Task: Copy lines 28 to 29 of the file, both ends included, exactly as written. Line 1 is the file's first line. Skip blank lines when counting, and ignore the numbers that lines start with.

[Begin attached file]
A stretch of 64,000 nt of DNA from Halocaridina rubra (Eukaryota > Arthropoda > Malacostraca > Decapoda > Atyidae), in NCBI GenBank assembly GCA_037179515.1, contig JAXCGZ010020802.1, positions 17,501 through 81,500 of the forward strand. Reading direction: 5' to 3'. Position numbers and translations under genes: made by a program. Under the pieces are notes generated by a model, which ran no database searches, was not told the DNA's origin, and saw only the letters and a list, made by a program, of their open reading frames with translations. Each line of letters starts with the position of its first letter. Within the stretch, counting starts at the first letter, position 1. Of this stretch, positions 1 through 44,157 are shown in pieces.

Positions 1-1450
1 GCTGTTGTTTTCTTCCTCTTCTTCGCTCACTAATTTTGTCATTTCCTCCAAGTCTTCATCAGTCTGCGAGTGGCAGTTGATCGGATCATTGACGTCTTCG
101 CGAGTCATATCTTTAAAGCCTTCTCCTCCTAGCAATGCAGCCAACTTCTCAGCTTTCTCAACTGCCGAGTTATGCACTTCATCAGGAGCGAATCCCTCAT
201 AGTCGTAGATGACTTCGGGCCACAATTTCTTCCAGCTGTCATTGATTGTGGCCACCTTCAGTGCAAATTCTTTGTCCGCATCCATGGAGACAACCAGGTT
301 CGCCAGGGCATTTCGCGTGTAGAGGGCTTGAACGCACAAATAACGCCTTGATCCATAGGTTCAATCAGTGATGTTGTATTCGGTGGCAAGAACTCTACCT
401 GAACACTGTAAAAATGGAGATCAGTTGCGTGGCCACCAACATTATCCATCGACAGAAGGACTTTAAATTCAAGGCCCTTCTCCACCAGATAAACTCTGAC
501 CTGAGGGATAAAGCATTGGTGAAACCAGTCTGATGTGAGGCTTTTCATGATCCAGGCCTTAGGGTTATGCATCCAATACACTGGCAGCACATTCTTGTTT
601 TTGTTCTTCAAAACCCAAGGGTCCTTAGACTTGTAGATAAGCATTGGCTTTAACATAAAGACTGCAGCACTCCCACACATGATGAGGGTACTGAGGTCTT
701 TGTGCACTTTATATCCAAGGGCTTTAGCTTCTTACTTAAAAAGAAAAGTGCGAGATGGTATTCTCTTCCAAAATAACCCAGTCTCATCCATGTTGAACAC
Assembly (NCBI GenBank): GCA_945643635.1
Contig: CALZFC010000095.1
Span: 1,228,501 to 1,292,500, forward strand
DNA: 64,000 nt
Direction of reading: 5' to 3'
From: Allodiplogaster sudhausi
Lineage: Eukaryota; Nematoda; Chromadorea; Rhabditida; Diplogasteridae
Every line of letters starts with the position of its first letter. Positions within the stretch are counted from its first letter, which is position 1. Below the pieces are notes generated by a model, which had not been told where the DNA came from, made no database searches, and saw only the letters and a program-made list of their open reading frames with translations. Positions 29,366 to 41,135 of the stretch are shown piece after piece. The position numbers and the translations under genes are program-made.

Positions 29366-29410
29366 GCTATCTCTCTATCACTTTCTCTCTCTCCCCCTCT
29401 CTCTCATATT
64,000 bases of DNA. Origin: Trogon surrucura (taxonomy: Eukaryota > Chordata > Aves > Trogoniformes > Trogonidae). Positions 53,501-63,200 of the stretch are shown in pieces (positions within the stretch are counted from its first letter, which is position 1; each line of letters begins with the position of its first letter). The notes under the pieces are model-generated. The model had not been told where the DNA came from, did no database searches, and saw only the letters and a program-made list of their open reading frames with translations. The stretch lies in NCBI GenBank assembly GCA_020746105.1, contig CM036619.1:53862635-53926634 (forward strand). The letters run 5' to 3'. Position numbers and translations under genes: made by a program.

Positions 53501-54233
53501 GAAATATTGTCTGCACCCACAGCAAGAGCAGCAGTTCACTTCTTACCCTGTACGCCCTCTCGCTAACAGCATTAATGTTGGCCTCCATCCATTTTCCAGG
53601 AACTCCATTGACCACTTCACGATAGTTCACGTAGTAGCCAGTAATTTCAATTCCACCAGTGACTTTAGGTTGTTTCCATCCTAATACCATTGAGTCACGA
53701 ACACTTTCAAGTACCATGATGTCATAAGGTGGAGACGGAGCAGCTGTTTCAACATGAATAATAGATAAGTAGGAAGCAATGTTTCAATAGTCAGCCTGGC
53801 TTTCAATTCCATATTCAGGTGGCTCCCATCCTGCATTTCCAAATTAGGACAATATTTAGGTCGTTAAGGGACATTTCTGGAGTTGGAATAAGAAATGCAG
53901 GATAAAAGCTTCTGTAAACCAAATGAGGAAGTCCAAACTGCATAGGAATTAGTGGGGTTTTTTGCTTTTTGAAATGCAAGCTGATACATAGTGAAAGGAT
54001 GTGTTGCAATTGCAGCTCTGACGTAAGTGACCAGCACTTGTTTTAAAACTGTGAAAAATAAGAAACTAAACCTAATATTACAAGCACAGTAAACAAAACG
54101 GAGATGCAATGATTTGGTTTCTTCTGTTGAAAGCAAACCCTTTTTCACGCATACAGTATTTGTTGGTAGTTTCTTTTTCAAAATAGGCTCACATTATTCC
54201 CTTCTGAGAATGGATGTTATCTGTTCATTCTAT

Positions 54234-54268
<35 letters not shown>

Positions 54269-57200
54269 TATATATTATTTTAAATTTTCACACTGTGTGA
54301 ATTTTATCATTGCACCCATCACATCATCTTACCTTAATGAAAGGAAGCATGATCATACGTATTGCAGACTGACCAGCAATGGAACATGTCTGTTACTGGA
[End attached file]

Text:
53901 GATAAAAGCTTCTGTAAACCAAATGAGGAAGTCCAAACTGCATAGGAATTAGTGGGGTTTTTTGCTTTTTGAAATGCAAGCTGATACATAGTGAAAGGAT
54001 GTGTTGCAATTGCAGCTCTGACGTAAGTGACCAGCACTTGTTTTAAAACTGTGAAAAATAAGAAACTAAACCTAATATTACAAGCACAGTAAACAAAACG